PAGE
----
We’re all overwhelmed by the multitude of articles and conferences centered on the differences between generations, especially viewed from the employee-employer point of view. Companies send their managers to take courses or attend conferences, in an almost desperate effort to understand how to work with this important segment of the workforce: The Y Generation. The Millennials. And for good reason.
Meet Daniel, the typical Millennial who will shake your company’s practices to the ground
A couple of days ago I met Daniel, a Millennial, who just completed an employment process for a job at a support center of a big international company. He was contacted via LinkedIn, invited to a phone interview where he answered the age old questions: „Where do you see yourself in 5 years?” and „What's your expected pay?”. Afterwards, some online tests were sent to him, tests the completed in about 2 hours. He then attended 5 interviews, each one with a different team leader or manager who had more or less of a connection to his job. Finally, the financial offer came, a bit under what he had asked for. He tried to negotiate, but the answer was „no”, mainly because of their salary policy, and was told that he could increase his salary by 1-3% a year, depending on the performance evaluation made by the 5 previously mentioned managers. Daniel refused the offer and opted to go on with his life as a freelancer.
So far almost nothing new, right? Probably most of us went through this type of recruitment process or, at least, heard of it from others. Because that’s how things have been done for the past 15 years, even when I entered the work force. And, on the other hand, we’ve all most likely met young spoiled people with no desire to learn or take the hard way to a career.
But Daniel is not like this. He’s a young, smart guy, who has traveled the world. He started earning money at a young age through freelancing, making websites. He has even studied abroad. He reads. He loves music and philosophy. It’s hard not to love the life and spark you see in his eyes. From our discussions, I can tell he has the same needs as I have: to matter for something, to feel he’s learning and growing, to contribute. He wants a family and to be part of a community. So, when it comes to fundamental human needs, even though we’re from two different generations, we have the same views.
What is indeed different is the ease with which he expects a superior experience from brands and companies. I might be a bit more lenient (even though, I have to admit, I’m starting to be less and less). But Daniel grew up and formed his personality in a world that overflows with options. The same companies which complain today they don’t know how to work with the Y Generation have been the ones that contributed to „spoiling” them. Every day, they send out hundreds of new products and new offers on the market, one better and more interesting than the other.
Daniel is not afraid of trying new things and he already knows that if he will interact with a product or service that isn’t good, the market will ensure for it a quick death. The reviews system, the transparent world in which we live in, the millions of YouTube tutorials, they all set the expectations of the clients at a very high level.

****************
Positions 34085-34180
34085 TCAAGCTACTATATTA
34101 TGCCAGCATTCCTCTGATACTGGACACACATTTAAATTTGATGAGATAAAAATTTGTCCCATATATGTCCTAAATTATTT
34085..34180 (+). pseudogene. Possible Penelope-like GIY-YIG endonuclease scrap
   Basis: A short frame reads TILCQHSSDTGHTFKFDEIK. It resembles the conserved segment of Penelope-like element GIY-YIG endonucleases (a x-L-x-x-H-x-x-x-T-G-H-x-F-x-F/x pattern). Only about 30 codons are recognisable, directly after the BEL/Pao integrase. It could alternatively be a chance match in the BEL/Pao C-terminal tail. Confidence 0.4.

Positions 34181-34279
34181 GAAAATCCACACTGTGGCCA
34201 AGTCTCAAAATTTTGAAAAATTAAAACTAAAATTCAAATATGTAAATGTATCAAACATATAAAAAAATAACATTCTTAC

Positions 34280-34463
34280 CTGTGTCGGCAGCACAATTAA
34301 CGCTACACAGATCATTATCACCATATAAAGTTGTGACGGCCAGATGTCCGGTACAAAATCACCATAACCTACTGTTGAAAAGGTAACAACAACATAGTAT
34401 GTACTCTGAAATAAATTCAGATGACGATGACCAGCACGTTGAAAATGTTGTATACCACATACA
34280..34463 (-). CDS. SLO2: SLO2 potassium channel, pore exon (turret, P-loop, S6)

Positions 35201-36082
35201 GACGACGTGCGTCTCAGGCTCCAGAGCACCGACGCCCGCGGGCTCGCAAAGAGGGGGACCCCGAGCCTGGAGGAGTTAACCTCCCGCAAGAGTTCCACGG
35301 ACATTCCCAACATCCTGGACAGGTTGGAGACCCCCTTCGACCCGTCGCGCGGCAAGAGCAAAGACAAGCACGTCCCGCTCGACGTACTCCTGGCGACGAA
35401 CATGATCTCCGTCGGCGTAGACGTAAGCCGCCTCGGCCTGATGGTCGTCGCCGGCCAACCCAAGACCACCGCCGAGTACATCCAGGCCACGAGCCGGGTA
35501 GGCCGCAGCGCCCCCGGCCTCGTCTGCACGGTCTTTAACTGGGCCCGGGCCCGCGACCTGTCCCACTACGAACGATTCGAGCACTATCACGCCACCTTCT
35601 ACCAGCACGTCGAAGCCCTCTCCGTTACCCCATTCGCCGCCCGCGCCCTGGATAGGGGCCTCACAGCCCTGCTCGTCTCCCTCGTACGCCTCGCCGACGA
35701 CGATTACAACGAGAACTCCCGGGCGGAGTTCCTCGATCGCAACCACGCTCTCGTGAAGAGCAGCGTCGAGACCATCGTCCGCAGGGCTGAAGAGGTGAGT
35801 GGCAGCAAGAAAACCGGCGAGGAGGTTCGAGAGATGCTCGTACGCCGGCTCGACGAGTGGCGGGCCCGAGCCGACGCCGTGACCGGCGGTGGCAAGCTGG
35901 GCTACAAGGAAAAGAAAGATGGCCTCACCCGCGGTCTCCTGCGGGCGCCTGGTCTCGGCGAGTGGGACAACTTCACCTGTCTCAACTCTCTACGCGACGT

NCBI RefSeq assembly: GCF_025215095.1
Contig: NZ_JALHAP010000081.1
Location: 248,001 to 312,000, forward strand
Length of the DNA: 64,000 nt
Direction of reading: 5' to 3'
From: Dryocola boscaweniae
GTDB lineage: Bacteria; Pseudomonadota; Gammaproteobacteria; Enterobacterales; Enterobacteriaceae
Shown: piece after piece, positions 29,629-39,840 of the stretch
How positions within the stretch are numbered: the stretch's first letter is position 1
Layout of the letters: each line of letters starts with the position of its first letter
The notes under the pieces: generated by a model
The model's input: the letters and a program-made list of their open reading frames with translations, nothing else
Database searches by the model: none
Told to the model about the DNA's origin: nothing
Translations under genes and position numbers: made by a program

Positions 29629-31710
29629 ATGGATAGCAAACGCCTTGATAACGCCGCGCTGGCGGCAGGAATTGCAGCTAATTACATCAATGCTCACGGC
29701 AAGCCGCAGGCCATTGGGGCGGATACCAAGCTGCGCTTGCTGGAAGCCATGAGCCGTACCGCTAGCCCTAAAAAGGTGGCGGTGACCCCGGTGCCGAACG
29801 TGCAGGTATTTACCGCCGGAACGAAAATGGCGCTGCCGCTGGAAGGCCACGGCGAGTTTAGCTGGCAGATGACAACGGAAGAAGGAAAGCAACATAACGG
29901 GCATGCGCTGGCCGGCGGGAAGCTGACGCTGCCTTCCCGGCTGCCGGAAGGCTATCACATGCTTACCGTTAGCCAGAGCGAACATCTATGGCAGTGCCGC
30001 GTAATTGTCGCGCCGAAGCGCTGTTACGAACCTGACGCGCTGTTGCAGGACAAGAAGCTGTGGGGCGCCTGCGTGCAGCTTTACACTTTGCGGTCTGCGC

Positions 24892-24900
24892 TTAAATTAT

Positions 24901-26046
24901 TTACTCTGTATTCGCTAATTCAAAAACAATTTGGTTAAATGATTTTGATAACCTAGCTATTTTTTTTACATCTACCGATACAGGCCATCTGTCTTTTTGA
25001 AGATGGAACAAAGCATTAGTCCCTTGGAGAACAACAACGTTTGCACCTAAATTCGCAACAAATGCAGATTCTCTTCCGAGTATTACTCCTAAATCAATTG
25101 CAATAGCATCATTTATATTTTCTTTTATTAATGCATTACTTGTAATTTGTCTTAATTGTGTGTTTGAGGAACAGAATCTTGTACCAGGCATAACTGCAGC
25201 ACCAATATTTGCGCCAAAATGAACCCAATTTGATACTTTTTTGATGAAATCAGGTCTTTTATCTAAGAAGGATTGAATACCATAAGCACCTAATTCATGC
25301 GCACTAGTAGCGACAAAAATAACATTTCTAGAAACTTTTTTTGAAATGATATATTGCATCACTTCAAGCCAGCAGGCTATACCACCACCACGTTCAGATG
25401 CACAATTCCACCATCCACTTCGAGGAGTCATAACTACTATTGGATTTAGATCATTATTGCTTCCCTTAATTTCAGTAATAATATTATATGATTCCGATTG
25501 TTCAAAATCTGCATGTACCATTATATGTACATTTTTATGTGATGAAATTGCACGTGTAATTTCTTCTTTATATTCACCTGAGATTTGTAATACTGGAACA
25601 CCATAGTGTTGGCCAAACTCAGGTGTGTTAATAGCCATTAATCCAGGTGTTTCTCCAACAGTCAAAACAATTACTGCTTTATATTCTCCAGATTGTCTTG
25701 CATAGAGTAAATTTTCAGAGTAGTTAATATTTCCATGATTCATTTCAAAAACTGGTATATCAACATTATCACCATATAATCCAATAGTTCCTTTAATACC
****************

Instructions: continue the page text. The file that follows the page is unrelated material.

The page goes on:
Companies need to center not only on their consumers, but also on their employees
In this economy of choices, our expectations have shifted from utility to experience. The way we feel when we interact with a brand, a company, is defining our consumption choice. Consumers want authentic brands, with a personality, brands that are playful, responsible, that talk to them as individuals and make their life and their close ones lives easier. Why would they expect different from the brand that employs them?
Companies spend a great deal of time studying consumers and innovating, in order to ensure that their products remain relevant to the market. Only few realize that their own organization must go through this reinventing process. A superior experience offered to clients is directly correlated with the experience they offer to their employees. It’s not random that the most powerful brands in the world are the ones that also lead when it comes to favorite employers.
They are the ones that approach their employees with the same charm with which they approach their clients. They closely study their needs, going past their life at work, and together with them create internal processes, procedures, development processes, career paths or benefit packages. These are relevant and harmonize with their entire person and the many roles they have in life: as proffesionals but also as human beings, as parents, wives/husbands, lovers, sons/daughters, friends, members of the community etc.
Employee experience must be understood beyond the access to sophisticated benefits packages but rather throughout their entire journey and all touch-points. The most attractive employers continuously develop tools to help their employees navigate the complexity in their job and deal with abundance of information. In exchange, their employees reward them with creativity and implication.
Therefore, it shouldn’t be a surprise us that such a cumbersome and "dry" recruitment process made Daniel refuse the job in that company.
Generation Y is not to blame for their inability to adapt to the environment in the companies of today. They are only the mirror in which we should see the outdated practices we keep alive in our own organizations. In the absence of Millennials our businesses are heading for a slow and sure death as we become comfortable in our own inefficiencies.
So, next time you end up in a so-called conflict between generations, hold on for a second and study it carefully! You have just found a place where you can innovate!